Gothic dizziness under a Baroque robe...
The Church of St. James the Greater differs from other Baroque buildings in Prague in its sheer simplicity. Its austere facade with the simple windows and its steep self-assured tower seem, even from a distance, to symbolize a detachment from the brevity of this world and its troubles. But as soon as you enter, you encounter a very different and rather unexpected world: a high-ceilinged space, flooded in colours and subdued light, evoking the mystical atmosphere of churches in the south of Italy.
The Minorite Church of St. James the Greater was founded at the end of the 13th century. The presbytery was built first, and at a height of 30 meters, was among the most daring of Prague’s Gothic buildings. During the 14th century, the three naves were added to the presbytery. During the Hussite wars, the church was spared from destruction and it retained its original Gothic appearance until the end of the 17th century. But the year 1689 changed everything, when the so-called “French fire” broke out. It was started by agents hired by Louis XIV, and of all the buildings affected in Prague, the church of St. James the Greater was hit the worst. During the fire, the main gable collapsed and the vaults, together with all the valuable equipment were destroyed. Renovations began quickly, and a new church was consecrated by 1702. The church in its current shape is from this era, even though the height and the unusual length strongly evoke the original Gothic shrine that stood there.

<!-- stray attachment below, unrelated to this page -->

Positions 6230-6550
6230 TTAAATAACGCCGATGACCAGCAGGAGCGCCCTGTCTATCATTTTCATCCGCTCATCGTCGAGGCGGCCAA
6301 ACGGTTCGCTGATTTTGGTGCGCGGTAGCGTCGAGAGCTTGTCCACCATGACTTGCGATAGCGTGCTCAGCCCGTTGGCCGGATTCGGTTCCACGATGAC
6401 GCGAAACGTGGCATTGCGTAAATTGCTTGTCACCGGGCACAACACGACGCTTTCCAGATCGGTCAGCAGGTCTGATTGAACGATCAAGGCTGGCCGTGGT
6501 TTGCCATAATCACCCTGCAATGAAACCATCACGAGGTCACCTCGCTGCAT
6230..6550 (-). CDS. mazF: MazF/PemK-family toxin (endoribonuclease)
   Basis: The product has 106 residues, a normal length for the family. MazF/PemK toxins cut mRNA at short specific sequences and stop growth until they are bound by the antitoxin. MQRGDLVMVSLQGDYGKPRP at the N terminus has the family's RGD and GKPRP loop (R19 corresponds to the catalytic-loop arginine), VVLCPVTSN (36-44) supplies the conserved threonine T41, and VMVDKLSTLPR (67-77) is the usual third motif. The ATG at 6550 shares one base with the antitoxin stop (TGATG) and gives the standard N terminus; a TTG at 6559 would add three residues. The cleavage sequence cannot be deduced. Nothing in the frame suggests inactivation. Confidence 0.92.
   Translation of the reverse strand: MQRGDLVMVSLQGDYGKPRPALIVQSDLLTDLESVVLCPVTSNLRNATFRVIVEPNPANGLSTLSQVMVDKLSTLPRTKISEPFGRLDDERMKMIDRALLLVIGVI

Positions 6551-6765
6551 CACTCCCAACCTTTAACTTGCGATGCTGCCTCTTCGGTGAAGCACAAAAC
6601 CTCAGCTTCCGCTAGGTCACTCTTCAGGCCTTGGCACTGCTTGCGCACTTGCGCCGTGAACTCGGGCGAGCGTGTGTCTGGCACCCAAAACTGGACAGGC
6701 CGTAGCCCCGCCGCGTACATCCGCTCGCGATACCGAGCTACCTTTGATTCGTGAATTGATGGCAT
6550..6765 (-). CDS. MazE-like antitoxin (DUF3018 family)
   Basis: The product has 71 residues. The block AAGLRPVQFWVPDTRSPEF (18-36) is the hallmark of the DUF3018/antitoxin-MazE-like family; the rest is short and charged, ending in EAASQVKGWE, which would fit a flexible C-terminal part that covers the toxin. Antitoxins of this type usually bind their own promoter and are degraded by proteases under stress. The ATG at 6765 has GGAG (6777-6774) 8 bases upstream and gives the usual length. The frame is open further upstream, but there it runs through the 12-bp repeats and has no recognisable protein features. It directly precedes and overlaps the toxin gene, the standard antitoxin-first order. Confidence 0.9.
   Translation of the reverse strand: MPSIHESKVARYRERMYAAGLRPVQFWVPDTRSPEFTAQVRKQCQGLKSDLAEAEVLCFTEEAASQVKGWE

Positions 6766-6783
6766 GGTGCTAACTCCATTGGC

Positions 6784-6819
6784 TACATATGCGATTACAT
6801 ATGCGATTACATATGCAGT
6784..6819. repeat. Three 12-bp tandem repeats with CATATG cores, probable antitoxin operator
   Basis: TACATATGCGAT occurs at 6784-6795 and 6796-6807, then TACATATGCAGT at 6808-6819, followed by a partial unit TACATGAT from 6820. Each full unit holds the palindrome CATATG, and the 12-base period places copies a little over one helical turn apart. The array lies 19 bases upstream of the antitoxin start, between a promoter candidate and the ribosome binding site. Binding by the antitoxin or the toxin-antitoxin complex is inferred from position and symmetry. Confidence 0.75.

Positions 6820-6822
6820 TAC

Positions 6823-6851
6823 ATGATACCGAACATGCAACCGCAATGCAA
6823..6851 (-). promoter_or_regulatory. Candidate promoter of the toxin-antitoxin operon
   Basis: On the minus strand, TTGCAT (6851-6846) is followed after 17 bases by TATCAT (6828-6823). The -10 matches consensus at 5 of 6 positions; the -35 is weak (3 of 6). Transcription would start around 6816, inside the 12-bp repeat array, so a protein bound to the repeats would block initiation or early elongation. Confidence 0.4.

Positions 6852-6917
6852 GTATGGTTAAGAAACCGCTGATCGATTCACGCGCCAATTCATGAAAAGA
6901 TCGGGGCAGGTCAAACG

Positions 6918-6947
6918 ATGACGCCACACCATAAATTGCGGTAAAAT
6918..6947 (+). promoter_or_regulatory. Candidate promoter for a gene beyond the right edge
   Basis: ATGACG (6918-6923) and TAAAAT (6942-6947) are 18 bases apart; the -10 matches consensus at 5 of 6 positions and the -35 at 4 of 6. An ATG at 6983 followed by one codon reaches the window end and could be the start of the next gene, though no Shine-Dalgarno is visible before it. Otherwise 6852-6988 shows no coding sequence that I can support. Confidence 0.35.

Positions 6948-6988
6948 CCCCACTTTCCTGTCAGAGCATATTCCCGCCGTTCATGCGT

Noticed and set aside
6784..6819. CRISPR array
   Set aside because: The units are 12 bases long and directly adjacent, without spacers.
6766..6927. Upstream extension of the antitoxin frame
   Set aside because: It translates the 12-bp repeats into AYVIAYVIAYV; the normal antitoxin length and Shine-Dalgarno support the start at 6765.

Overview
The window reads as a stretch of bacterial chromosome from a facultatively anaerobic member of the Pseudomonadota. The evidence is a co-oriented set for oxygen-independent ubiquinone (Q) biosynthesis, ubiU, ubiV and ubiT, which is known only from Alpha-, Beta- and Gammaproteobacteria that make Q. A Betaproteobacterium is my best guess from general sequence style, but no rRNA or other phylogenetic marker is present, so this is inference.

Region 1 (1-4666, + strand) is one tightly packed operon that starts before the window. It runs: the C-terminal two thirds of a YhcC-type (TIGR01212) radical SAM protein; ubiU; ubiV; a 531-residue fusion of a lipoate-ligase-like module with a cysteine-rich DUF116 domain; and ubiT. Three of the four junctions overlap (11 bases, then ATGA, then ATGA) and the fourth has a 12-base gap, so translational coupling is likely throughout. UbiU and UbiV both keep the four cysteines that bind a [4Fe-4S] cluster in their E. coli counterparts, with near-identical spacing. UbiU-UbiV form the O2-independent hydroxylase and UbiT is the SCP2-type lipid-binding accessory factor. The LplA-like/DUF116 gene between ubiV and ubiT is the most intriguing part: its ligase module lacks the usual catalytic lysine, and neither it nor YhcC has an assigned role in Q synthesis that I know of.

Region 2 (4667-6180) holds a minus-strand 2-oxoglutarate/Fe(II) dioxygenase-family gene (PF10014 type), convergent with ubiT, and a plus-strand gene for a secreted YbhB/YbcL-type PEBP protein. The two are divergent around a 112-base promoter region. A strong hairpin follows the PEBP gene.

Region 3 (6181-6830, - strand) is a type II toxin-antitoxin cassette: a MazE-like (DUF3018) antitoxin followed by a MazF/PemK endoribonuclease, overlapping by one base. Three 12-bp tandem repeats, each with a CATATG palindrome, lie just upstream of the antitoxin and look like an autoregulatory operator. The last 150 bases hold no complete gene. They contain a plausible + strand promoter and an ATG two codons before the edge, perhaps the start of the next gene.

The new church owes its importance to the artistic quality of its decoration. Above the portals, there are extraordinary bas-reliefs: in a whirlwind of clouds and angels’ wings, saints arise, with eyes that beckon you and naturally lead you into the inner sanctum. The interior has several magnificent altars, but the most notable element is undoubtedly the tomb of Vratislav of Mitrovice, adorned with magnificent sculptural decoration by Ferdinand Maxmilián Brokoff. A somewhat morbid reminder of the Baroque world is the withered human hand hanging on the entrance wall to the church. Legend has it that it belonged to a thief who had tried to steal the statue of the Virgin Mary, but the statue grabbed and tightly held on to the thief, until he could be handed over to the hangman.
If you happen to hear organ music coming from the church when passing by, do not hesitate to go in: it is most likely just a rehearsal, but thanks to the excellent acoustics of the place and the exceptional Baroque setting, you just may take away an unforgettable memory.Karolína